Can you drink water while fasting? In true tho the faith, it says: To fast is to go without food and drink voluntarily. So i'm just curious...
  23. Hey everyone, this Monday I was in a YSA talent show, I shared two poems of mine, the first is a reverse poem about the Atonement. Reverse poetry is when you read a poem normal, then re-read bottom back to the top, so two poems in one. the 2nd is a spoken word poem about my struggles of growing up with Aspergers Syndrome. please let me know what you all think of it (Sorry about the beginning of video... I was a bit nervous up there at first) Feel free to share the video, on your facebooks etc, it's on youtube, it's public so.. ha #Sharegoodness
  24. I need help. I'll keep it brief and simple. Ive been dating this girl and we talk about the future pretty seriously. But there is this other girl that I've been interested in a lot and I can't get my mind off of her. But she's on a mission. She gets back soon which is great. But heres the catch, we live in different states. and my current relationship is also long distance. So its like either way I have to be long distance and won't really know what its like to be with someone unless one of us moves our life for the other. Any thoughts?f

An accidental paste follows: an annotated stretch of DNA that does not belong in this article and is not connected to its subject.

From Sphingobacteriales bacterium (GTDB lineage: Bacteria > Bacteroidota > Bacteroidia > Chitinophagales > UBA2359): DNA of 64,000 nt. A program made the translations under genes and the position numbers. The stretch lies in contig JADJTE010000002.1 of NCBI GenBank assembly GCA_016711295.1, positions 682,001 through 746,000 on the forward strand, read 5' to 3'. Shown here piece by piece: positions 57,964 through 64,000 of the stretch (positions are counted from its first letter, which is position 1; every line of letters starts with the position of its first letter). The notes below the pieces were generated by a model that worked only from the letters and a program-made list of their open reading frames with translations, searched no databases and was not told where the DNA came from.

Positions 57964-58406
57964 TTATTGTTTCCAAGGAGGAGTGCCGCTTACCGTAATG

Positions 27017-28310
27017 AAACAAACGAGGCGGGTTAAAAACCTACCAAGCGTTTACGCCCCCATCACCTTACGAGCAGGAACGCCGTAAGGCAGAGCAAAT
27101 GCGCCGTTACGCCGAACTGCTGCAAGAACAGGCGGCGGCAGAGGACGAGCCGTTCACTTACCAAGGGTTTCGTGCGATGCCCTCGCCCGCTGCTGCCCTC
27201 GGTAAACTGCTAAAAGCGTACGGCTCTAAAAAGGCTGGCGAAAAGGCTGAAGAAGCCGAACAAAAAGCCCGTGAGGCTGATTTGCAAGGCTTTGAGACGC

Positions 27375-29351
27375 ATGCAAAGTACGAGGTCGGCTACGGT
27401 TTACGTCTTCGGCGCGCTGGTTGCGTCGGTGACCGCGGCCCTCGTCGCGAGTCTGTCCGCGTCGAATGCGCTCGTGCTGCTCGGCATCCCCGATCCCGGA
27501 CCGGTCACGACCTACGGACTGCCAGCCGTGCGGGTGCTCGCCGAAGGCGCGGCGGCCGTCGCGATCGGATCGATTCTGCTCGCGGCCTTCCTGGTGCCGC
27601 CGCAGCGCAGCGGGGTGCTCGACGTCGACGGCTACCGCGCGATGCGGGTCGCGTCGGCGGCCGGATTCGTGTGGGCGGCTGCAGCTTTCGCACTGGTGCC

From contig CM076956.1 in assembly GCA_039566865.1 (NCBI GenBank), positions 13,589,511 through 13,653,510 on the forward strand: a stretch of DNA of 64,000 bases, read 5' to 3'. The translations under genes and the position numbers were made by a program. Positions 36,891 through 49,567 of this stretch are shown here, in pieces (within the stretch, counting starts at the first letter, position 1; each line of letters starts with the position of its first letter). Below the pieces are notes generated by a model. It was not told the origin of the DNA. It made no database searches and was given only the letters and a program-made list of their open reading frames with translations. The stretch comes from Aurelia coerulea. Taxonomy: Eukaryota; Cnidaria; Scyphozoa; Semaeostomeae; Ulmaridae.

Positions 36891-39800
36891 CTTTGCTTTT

25. Hello Everyone, I was wondering if anyone has any advice about using LDS dating sites? I have signed up for a couple but to be frank, I am fairly dubious. I live in Scotland and I am 45 years old so I have a very small LDS community in real life. I can't imagine a guy in Utah wanting to start anything with someone so far away if they have children in their country of residence, and although I would consider moving, that seems a bit like a far off dream that would have so many requirements attached. I was married to a non member who was a serial cheater and although I know members and non members are all susceptible to temptation, I really want my eternal husband to already be in the church. I have complete faith in my Father in Heaven and so I know things will work out in the end, but I also feel strongly that I have to do the most I can to help myself, I am just not sure if online dating is the way to go. Any advice, tips or genuine success stories would be very much appreciated. V xxx